Former Vick Adviser Charged with Ponzi Scheme

Mary Wong, the former adviser of Michael Vick recently sued by the Department of Labor (DoL) and Vick, now has more legal problems to deal with.

Federal prosecutors have charged Wong, who advised Vick and several other NFL players, with stealing $3 million from eight victims in a Ponzi scheme, the Associated Press reported.

Prosecutors say Wong used money from selling investments in luxury properties to support her other businesses and a lavish lifestyle for herself, business partners, and clients, according to the news report. In classic Ponzi style, she also allegedly used some of the money from new investors to pay past investors.

Wong, who works out her home in Omaha, has not been registered to sell securities investments since 2004, and in 2007 was permanently barred from trading securities on the New York Stock Exchange for depositing a customer’s money into her personal bank account, according to court documents cited by the AP.

Three NFL players who played for the University of Nebraska were partners in a corporation that Wong ran, although she also ran her own investment business: Demorrio Williams of the Kansas City Chiefs and twins Josh Bullocks of the Chicago Bears and Daniel Bullocks of the Detroit Lions. However, federal prosecutors say there’s no evidence to indicate wrongdoing by the three players, the AP reported.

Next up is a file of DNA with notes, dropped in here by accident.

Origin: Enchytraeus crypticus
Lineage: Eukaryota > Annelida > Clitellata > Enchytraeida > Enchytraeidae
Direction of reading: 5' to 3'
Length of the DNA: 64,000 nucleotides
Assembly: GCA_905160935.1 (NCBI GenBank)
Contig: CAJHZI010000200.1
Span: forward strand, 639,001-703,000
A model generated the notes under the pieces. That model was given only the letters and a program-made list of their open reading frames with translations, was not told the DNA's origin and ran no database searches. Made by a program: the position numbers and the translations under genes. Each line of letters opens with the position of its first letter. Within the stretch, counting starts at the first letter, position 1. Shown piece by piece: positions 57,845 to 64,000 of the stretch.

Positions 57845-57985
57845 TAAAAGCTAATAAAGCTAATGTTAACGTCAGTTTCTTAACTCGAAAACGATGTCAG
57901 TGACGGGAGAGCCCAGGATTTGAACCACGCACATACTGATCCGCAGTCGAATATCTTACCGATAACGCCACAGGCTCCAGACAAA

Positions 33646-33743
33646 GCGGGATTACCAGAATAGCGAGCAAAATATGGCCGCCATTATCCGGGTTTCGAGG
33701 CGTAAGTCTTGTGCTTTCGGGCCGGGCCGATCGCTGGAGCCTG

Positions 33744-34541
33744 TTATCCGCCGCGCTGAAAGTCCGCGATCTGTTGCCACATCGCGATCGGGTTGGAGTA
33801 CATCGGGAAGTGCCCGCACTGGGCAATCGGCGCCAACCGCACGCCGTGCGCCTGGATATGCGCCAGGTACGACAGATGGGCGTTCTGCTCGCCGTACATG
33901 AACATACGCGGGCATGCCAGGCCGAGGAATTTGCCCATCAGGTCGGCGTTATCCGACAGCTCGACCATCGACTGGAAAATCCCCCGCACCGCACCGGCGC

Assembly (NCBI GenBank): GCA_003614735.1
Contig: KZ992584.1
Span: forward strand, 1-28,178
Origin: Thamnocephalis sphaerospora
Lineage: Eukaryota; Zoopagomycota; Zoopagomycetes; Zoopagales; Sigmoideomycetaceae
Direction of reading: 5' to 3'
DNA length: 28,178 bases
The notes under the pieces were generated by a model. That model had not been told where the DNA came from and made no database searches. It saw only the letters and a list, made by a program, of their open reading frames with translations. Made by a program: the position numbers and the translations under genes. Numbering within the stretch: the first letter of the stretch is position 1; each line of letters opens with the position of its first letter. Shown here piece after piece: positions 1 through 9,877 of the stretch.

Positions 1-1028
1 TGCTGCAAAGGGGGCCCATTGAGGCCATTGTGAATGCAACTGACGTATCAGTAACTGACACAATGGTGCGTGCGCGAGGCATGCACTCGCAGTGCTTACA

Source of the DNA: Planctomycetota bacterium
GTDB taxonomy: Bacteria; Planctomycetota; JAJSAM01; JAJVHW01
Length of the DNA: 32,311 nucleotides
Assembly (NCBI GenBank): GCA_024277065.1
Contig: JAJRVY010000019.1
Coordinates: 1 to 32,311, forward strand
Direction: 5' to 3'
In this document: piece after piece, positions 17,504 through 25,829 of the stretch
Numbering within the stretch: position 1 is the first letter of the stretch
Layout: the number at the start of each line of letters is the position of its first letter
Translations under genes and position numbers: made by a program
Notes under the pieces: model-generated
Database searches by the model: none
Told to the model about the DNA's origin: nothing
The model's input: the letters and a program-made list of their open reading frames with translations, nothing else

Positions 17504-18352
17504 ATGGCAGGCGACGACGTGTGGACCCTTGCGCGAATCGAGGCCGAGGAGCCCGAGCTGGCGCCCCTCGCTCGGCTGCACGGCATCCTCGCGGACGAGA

It has not yet been revealed who lost money, and whether Vick’s money was involved in the scheme.

Previous Lawsuits

Wong, Vick, and other advisers were sued by the DoL in March for violations of the Employee Retirement Income Security Act (ERISA) for making prohibited transfers from a pension plan sponsored by MV7, a celebrity marketing company owned by Vick (see “Michael Vick and Financial Advisers Sued for ERISA Violations”). The case is pending in the U.S. District Court for the Eastern District of Virginia.

Furthermore, Vick sued Wong seeking to recover at least $2 million from her in January. The suit alleged that Wong persuaded Vick to give her power of attorney, putting her in control of his finances, but did not disclose the sanction she received from the New York Stock Exchange, according to the news report.

Vick's lawsuit also alleged that Wong transferred to Williams and the Bullockses $650,000 from Vick's bank accounts and $175,000 from the sale of Georgia income tax credits owned by Vick, according to the AP. Wong has denied any wrongdoing.